HARARE — Cigarette manufacturer British American Tobacco (BAT) Zimbabwe’s unit warned yesterday that an uncertain policy environment threatens future investment, despite signs of economic recovery in the southern African country.
The company, in which BAT Plc controls nearly 60% of the shares, is one of several foreign-owned companies given a 14-day deadline to submit new plans on how they would achieve local majority control under a 2008 empowerment law.
BAT Zimbabwe said while some reforms instituted by President Robert Mugabe and Prime Minister Morgan Tsvangirai — such as the adoption of foreign currencies to replace a local unit destroyed by hyperinflation — were welcome, concerns remain over others.
“Implementation of macroeconomic reform measures have registered success. However, uncertainty continues to exist as policy formulation and its subsequent implementation remains a challenge in the economy,” BAT said in a statement accompanying financial results.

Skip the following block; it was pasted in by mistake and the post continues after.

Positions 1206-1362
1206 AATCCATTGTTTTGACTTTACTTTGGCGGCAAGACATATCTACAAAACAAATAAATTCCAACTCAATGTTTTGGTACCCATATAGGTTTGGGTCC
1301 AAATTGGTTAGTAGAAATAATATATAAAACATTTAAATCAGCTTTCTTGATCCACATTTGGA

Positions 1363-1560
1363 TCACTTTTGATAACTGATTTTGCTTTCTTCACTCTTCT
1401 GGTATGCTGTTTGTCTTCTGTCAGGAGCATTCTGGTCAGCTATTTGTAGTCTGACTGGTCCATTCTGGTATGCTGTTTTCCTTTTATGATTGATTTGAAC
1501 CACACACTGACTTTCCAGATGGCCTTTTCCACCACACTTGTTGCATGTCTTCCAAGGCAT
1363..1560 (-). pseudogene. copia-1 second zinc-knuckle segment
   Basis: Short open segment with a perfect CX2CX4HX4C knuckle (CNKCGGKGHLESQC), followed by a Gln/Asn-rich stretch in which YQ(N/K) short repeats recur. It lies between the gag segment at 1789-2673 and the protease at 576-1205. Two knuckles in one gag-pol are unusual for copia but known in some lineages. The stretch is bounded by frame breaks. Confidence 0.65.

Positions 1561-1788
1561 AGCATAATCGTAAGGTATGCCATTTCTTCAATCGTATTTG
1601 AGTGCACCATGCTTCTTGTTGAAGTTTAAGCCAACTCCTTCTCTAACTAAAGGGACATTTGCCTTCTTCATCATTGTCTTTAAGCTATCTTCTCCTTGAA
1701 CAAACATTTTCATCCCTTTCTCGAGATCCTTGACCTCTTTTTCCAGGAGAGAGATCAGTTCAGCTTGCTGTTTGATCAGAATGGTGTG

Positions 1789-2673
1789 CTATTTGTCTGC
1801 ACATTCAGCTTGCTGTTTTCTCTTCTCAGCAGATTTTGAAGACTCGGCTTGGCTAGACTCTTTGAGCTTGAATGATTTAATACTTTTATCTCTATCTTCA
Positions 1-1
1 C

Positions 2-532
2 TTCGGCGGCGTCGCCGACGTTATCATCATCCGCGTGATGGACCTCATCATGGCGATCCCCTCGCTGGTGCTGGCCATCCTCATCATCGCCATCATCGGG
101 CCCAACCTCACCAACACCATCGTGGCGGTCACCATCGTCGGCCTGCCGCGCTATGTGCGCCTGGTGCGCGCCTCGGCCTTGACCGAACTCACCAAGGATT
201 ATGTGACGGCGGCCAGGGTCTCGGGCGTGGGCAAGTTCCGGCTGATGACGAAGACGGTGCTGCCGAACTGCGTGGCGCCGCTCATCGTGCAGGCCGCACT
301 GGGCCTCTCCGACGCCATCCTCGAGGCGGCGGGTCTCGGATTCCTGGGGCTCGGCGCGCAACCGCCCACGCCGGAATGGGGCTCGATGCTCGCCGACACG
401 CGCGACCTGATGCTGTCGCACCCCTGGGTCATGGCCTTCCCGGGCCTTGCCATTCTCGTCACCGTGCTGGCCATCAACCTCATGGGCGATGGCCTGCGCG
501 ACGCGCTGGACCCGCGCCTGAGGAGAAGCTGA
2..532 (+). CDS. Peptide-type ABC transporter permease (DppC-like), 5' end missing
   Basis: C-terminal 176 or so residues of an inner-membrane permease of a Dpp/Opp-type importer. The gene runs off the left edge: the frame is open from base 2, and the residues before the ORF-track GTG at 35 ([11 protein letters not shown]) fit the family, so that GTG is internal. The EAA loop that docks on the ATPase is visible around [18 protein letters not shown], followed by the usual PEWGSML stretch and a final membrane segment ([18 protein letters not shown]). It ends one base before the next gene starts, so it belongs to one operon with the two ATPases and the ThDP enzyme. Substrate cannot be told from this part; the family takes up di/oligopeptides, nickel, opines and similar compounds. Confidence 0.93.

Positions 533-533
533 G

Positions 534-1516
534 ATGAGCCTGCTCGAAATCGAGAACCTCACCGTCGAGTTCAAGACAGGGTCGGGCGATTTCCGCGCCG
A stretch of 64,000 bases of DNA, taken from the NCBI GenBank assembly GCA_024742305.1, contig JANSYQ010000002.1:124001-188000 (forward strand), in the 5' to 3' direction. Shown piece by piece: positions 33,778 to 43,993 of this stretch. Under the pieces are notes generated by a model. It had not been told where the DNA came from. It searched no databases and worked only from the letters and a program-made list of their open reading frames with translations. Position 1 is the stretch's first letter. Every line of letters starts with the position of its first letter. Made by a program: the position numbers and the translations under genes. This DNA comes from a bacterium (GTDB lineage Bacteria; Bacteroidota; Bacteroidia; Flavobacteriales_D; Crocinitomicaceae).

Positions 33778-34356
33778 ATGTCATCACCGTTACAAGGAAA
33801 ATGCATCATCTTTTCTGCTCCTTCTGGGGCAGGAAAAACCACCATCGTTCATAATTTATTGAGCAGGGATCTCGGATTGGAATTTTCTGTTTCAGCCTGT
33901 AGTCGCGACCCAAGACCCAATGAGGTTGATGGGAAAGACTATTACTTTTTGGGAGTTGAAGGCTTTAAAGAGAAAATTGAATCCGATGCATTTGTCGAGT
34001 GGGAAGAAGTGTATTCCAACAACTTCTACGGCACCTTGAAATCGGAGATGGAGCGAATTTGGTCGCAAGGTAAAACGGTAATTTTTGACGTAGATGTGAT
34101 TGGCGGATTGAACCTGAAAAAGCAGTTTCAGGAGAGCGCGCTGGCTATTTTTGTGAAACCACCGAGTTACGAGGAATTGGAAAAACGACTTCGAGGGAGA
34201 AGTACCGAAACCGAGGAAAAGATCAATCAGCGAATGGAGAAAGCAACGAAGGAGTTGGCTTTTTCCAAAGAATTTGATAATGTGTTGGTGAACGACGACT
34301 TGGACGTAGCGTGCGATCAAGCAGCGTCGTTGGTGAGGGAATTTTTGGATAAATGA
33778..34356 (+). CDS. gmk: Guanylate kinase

“This has had repercussions on the economy, such as slowed down capital injection and the deteriorating liquidity situation.”
President Mugabe and Prime Minister Tsvangirai set up a coalition government two years ago, but the two are sharply divided over the empowerment law, championed by the veteran ruler, but which the PM says threatens Zimbabwe’s fragile economic recovery.
The coalition has overseen economic growth since 2009, following a decade of contraction in which gross domestic product shrunk by as much as 50%, according to government figures.
Zimbabwe, which registered 500 billion percent inflation in December 2008, now has single-digit inflation.
BAT said strong demand had seen earnings grow ten-fold in the first half to June.